Quality defect and rework losses are defined as:

  • Material wasted by producing defective products that have to be scrapped;
  • The time lost (less output) when reprocessing defective products that can be turned into good ones.

Some typical examples of quality defects and rework

  • Topping up containers outside the line when they have been under-filled;
  • Cleaning bottles that have become contaminated by product;
  • Glueing cases outside the line when they have not been sealed properly;
  • Re-printing lot numbers when they have not been printed properly the first time.

The 7 Steps to Zero Quality Defects and Rework

Example of P-M Analysis

Step 1 : Clarify Phenomenon

To identify exactly what a phenomenon consists of, we cannot rely on simply stratifying the data in a Pareto chart. We also need to make a careful study of the genbutsu (the actual objects and materials) that we have homed in on. In the example in Figure 1, we should observe, for instance, that there are too many process defects, that most of these are coil defects, and that voltage resistance defects are the principal cause of these coil defects. Ultimately, our close study of the genbutsu relating to the defect shows us that the windings are too thick and touch the outer case, causing the voltage resistance to fall. This is the only way we can pinpoint the problem to be solved.

Using Pareto diagram Stratification to Observe the Genbutsu

Step 2 : Do Physical Analysis of Phenomenon

Understanding the Contact point and the Principles of Processing

Our physical analysis concentrates on the points of interaction between the product and the process, and it requires a full understanding of the principles and parameters involved. We express our results in the ‘ABCD’ format, where A stands for the equipment, B stands for the product, C stands for the physical quantity involved, and D stands for the deviation in this physical quantity that brings about the phenomenon. In other words, we try to answer the question, ‘What physical quantity (C) connecting the equipment (A) and the product (B) deviates in what way (D) in order to produce the phenomenon?’ Figure below shows a physical analysis of the ‘thick windings’ phenomenon.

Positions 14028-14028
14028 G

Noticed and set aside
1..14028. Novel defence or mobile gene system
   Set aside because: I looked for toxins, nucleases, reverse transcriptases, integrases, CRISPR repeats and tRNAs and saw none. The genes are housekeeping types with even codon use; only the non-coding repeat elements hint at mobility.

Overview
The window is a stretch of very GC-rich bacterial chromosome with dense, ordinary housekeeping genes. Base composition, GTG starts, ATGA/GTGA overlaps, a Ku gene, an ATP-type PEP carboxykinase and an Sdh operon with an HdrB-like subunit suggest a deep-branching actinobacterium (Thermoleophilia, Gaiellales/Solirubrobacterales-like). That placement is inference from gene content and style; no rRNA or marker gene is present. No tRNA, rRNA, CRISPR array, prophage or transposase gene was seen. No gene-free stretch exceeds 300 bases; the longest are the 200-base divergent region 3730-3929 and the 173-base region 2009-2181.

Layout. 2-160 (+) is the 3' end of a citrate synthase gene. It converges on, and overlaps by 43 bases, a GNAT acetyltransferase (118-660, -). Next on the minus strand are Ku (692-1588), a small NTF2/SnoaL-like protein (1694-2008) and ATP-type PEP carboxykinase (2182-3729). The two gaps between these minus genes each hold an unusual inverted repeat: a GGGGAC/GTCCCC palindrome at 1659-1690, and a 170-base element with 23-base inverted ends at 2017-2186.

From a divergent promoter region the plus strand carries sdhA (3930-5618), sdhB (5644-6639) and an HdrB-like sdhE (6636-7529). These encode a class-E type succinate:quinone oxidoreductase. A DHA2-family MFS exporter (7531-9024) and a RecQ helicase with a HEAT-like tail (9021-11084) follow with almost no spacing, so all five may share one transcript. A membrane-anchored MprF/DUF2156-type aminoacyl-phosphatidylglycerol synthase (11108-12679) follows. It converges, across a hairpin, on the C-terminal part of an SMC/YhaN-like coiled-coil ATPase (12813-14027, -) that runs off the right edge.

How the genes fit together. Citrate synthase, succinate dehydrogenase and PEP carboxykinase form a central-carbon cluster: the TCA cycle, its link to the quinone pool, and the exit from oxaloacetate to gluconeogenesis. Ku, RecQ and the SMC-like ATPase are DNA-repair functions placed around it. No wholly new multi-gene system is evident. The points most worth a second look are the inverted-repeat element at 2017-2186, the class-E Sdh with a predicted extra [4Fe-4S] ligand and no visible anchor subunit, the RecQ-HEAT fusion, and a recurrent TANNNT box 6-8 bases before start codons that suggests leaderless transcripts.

Physical Analysis Using ABCD Description

Step 3 : Identify Contributing Conditions

We must identify the conditions in each functional part (unit) of the machinery that bring about the phenomenon. This requires us to draw a simple sketch of the equipment mechanisms, like that in Figure 4, from which we can work out the function of each unit. Any function that affects the physical quantity (C) is a contributing condition, see Table below.

Simple Mechanism Diagram (Compact Turntable Winder)

Unit Function Investigation Table

Step 4 : Study 4-M Correlations

In Step 3, we identified the contributing conditions at the unit level. Here, we look for correlations between these conditions and the 4 Ms, by picking out every conceivable cause at the sub-assembly (primary) level and component (secondary) level (see Table below).

P-M Analysis Table

Step 5 : Revise Optimal Conditions (Standards)

Determining the optimal conditions means setting standard values we can use to judge whether a state is normal or abnormal. Chronic problems often arise at the border between the normal and abnormal zones, so we must pay particular attention to this ‘grey area’.

Step 6 : Investigate Measurement Methods

When considering measurement methods, it is important to start from the standards set at the unit level. We should choose methods that will help us to consolidate the checks required to sustain the improvements.

Step 7 : Identify Deficiencies

Here, we must highlight all deficiencies, regardless of how important they may be in causing the phenomenon.

Step 8 : Restore, Improve and Sustain

Figure 5 shows the details of our P-M Analysis up to this point, and Table below shows the results achieved.

Investigation Results and Deficiencies Identified

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